Graph showing how UK firms invest mainly in IP

Review of Intellectual Property and Growth: Call for Evidence

The Government has asked Professor Ian Hargreaves to lead a short review of the Intellectual Property (IP) framework (law and practice) to consider how it might be changed in the interest of promoting innovation and economic growth. The Review will take into account the conclusions and evidence provided to previous reviews in this area, but we invite fresh evidence on the extent to which the current IP system successfully promotes innovation and growth and how it could do so more effectively.

Intellectual Property and Growth

The Government recently set out its vision to create a more dynamic economy External Link. The IP framework has a key role to play in this. IP rights can help protect firms' income by preventing others from copying their products and so enable them to attract investment. Furthermore, the assurance of income from IP rights helps to incentivise those whose creativity drives growth.

The Government is concerned that the current IP framework may, in certain respects, be obstructing growth by failing to strike the right balance between delivering protection and enabling competitive innovation. An inflexible framework may inadvertently obstruct the use of technologies which were not imagined when regulations were developed and it may discourage established businesses from adapting to change, allowing them to stifle competition and raise the cost of market entry.

This Review's Contribution

There have been several reviews of the IP system in recent years. The Gowers Review of Intellectual Property External Link took an overview of the whole system, and considered it broadly fit-for-purpose, before making 54 specific recommendations for change. The Creative Britain External Link (2008) and the Digital Britain External Link report (2009) considered the question of how copyright enforcement could face the challenges created by the Internet. Finally, the previous Government's copyright strategy PDF document(378Kb) (2009) advanced 32 conclusions and actions designed to make the copyright system better attuned to the digital age. This Review, which has also been asked to focus upon the digital economy, will build upon the evidence and thinking provided by this earlier work as a basis for addressing the question of how the IP framework can best support growth in the economy. It will also establish the reasons why previous proposals for change to the IP system, relevant to economic growth, have failed to make progress.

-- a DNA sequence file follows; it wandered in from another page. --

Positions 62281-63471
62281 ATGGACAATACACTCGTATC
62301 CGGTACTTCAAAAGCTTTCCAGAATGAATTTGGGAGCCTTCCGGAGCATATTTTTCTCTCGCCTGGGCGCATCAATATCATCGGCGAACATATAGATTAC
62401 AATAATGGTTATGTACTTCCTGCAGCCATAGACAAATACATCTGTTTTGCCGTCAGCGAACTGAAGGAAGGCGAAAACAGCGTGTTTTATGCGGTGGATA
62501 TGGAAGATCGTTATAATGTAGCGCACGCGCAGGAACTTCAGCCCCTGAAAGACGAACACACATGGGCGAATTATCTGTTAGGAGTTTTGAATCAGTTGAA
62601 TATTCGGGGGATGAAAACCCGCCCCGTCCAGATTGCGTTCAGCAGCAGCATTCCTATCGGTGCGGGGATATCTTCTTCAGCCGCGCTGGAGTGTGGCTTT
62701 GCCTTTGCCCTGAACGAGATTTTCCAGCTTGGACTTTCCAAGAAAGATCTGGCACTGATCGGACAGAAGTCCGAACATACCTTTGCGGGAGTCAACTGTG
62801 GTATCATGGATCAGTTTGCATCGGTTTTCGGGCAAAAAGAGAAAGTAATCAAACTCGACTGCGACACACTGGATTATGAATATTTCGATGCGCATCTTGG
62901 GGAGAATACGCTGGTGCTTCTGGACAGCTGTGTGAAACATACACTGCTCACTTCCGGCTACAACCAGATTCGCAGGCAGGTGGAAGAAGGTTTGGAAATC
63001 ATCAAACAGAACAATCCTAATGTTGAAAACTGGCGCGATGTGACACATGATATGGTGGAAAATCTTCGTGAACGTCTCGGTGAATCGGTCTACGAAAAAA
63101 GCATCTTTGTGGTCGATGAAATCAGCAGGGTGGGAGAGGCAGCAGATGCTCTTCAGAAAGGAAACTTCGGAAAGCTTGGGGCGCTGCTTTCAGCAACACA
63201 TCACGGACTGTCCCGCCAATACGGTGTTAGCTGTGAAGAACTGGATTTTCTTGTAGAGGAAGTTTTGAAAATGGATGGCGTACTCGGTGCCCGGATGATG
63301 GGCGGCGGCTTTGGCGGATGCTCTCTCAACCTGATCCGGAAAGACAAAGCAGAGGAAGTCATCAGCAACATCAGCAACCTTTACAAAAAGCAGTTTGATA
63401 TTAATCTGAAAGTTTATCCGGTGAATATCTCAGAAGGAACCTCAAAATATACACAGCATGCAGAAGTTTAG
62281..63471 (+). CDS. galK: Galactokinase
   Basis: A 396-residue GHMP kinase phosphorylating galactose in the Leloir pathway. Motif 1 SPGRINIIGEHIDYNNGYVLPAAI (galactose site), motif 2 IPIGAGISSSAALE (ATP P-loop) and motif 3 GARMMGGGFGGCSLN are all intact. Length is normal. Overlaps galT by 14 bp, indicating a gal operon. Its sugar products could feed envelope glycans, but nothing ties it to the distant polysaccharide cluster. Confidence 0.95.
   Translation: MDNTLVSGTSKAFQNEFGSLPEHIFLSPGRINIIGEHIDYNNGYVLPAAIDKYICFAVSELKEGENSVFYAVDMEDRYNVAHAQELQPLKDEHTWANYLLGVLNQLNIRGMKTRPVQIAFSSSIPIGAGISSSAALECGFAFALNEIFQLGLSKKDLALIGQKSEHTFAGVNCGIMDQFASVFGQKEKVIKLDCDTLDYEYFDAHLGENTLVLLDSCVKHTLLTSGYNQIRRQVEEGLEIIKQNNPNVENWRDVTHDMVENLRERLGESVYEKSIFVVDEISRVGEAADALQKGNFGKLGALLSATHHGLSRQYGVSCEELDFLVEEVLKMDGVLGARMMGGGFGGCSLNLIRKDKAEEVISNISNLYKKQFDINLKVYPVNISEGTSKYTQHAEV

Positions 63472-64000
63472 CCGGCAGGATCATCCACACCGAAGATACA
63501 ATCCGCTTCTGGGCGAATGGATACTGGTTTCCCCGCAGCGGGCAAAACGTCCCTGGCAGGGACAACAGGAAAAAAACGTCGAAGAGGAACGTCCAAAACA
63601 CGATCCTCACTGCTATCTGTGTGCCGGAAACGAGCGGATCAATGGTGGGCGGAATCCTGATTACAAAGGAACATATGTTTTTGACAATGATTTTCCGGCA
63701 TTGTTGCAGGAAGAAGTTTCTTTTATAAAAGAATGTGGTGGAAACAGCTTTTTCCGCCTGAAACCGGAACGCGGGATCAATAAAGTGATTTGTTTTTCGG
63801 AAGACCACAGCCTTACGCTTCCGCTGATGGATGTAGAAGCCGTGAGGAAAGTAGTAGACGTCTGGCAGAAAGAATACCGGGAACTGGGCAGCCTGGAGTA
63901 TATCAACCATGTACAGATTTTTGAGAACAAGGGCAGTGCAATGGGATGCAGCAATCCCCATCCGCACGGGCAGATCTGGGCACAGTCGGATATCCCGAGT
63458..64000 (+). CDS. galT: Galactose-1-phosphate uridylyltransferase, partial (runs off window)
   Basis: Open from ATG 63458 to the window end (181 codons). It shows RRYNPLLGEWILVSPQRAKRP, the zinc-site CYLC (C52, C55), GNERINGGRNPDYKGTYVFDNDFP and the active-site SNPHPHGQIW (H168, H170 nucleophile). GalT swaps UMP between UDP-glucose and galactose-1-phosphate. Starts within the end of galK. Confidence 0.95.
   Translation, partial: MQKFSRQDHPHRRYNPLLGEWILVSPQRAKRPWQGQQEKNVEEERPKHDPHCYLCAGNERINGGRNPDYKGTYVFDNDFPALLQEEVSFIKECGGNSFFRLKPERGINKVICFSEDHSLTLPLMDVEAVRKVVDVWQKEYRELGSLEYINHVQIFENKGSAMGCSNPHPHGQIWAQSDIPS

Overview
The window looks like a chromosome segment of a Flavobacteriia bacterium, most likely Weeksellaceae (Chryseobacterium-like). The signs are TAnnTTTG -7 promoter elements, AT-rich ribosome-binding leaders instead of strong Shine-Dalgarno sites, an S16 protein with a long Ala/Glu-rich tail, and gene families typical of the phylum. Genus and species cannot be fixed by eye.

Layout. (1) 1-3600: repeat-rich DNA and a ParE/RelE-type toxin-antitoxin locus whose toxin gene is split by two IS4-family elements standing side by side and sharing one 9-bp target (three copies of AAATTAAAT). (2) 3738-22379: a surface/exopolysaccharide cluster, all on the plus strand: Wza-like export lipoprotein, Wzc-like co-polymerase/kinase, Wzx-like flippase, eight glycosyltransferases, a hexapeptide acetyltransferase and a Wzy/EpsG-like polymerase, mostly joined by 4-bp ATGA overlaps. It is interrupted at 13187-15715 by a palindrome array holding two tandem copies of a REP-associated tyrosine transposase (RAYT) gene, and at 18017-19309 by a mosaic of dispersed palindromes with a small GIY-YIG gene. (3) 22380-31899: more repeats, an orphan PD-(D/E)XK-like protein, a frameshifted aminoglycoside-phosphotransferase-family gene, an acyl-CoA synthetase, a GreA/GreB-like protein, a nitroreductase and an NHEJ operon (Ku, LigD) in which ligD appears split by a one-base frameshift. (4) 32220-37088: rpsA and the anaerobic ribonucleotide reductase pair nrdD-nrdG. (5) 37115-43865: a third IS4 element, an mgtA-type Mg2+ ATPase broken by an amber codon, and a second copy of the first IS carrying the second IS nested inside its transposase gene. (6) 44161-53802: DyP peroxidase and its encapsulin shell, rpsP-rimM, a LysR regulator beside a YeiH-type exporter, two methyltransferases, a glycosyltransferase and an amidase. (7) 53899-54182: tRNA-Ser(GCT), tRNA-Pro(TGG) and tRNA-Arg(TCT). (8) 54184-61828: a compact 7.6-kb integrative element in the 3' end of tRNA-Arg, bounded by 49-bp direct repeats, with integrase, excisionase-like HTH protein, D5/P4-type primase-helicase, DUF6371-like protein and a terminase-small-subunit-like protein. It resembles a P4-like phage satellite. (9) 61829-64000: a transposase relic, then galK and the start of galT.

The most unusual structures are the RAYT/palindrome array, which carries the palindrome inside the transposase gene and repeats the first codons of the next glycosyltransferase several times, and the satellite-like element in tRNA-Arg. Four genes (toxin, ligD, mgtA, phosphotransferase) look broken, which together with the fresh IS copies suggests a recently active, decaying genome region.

The contribution this Review hopes to make will be threefold:

  • To outline the key elements of an IP system, nationally and internationally, that would best promote UK economic growth, as a touchstone for future policy decisions.
  • To set out some specific actions that should be taken as "first steps" towards this goal.
  • To identify any additional areas where there appears to be real potential for improvement, but where further evidence is needed to make firm judgements.

The Review will consider all IP rights, particularly in cross-cutting issues such as enforcement and the relationship with competition law, but will focus on patents and copyright. This is not to underestimate the significance of other IP rights: rather, it is an attempt to concentrate the Review on areas where it can provide the most insight and best policy advice, in the time available.

Terms of Reference